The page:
Excellencies, Professors, Ladies and Gentlemen,
In closing this event, I would like, first of all, to extend, on behalf of all of us I think, my gratitude to the Governments of Switzerland and Spain for their tremendous effort in organising this high-level EAPC/PfP workshop on ‘Civil Society Facing the Consequences of Terrorism: Victims of Terrorism, Civil Liberties and Human Rights’. We have had the privilege of being able to engage in stimulating and in-depth discussions on a topic of crucial importance to our security, in a wonderful setting so graciously provided by our Spanish hosts.
You will agree that drawing conclusions from such a rich event is no easy task. But unfortunately that honour has fallen to me.
Having attended all four Panels of this workshop, I have become even more aware of the complexity of the topic, and indeed of the very phenomenon of terrorism. In my introductory remarks yesterday I argued that the international community should strive for a common vision of the terrorist threat we face. This vision should be a comprehensive one, encompassing its socio-economic roots, its enabling factors, its manifestations and, indeed, its consequences. That argument, it seems to me, has been supported by the main themes of discussion and conclusions of the four panels.
Panel 1 on the ‘Victims of Terrorism’ provided us with examples of victimisation in various national contexts. The scale of victimisation caused by ETA and PKK terrorism, is particularly harrowing, with victims numbering in the thousands. There are various approaches to recognising, protecting and supporting the victims of terrorism – and we heard about the Turkish, Swiss, and Spanish ‘models’, which are all laudable and have their advantages. The Spanish approach in particular has expanded victims’ empowerment and recognised their rights to proper support and compensation. The Spanish Ombudsman underlined the need to put victims first in addressing terrorism. The Swiss approach equates terrorism with crime, and extends equal support to both Swiss citizens and foreign residents, whereas the Turkish approach emphasised the preventive dimension by reaching out to communities. All speakers pointed out, however, that their States can do better still in acknowledging and supporting victims of terrorism, be they citizens or simply residents of the country in questions.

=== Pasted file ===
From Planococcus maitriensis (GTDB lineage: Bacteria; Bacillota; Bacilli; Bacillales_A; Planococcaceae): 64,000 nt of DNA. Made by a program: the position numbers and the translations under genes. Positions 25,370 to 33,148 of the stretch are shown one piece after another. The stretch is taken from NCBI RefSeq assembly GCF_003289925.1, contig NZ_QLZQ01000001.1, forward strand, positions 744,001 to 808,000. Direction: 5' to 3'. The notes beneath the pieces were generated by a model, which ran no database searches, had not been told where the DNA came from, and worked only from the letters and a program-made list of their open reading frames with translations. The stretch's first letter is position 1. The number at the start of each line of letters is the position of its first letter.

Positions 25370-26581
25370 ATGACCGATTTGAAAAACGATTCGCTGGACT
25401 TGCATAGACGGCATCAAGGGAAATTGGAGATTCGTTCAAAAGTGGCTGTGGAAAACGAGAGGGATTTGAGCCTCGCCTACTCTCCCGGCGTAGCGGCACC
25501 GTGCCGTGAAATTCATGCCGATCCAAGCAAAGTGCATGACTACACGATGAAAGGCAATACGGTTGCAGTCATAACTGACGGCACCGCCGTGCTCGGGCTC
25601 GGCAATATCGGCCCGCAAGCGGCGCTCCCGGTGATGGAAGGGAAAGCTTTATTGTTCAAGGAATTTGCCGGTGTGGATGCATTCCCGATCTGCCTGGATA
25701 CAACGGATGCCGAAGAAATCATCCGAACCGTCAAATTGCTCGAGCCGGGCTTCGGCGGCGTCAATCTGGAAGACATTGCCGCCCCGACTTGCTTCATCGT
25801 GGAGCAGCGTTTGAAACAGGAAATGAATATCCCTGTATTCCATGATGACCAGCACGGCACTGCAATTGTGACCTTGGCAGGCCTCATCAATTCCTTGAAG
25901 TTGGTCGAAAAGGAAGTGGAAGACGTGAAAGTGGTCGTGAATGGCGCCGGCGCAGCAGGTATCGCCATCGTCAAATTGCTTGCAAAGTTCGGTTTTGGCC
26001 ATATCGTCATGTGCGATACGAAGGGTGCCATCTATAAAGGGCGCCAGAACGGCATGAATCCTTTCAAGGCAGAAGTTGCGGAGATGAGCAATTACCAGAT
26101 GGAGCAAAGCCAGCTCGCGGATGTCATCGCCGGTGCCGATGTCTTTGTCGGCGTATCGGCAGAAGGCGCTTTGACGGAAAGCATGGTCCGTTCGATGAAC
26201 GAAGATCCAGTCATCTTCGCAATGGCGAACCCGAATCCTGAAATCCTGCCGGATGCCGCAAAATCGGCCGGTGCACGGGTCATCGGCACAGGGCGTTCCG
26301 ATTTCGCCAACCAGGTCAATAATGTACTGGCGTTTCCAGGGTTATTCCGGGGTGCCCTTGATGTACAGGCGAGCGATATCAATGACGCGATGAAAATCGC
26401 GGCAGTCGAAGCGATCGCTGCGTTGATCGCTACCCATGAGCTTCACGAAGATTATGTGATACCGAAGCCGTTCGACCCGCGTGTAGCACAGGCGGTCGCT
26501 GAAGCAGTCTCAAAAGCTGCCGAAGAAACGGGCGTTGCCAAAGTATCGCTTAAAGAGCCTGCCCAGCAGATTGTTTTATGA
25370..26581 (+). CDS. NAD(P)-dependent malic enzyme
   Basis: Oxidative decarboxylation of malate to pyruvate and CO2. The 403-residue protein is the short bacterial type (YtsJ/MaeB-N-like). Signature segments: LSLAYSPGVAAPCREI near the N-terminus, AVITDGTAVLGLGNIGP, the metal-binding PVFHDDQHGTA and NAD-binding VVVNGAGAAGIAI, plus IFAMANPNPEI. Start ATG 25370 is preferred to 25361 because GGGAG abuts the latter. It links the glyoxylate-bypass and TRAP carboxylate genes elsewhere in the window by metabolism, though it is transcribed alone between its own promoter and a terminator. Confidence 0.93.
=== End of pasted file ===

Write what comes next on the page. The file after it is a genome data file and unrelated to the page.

Panel 2 on the ‘Social and Economic Costs of Terrorism’ presented national perspectives from Spain, the United Kingdom, and France in fighting Basque, Irish, and Jihadist terrorism, as well as the view from the UN’s Counter-Terrorism Implementation Task Force. It was pointed out that terrorists seek to divide societies, and hold them hostage. In addition, terrorists seek to maximise the space between civil society and State authorities, and try to occupy that space. Several speakers underlined that experience shows that our fight against terrorism should not be militarised, and that terrorists are criminals who should be dealt with as such. There is no longer a clear delineation between organised crime and terrorism. We should not equate radical political views with their violent expression through terrorism. The formal recognition by the judiciaries is essential for victims of terrorism, as ‘impunity does not work’.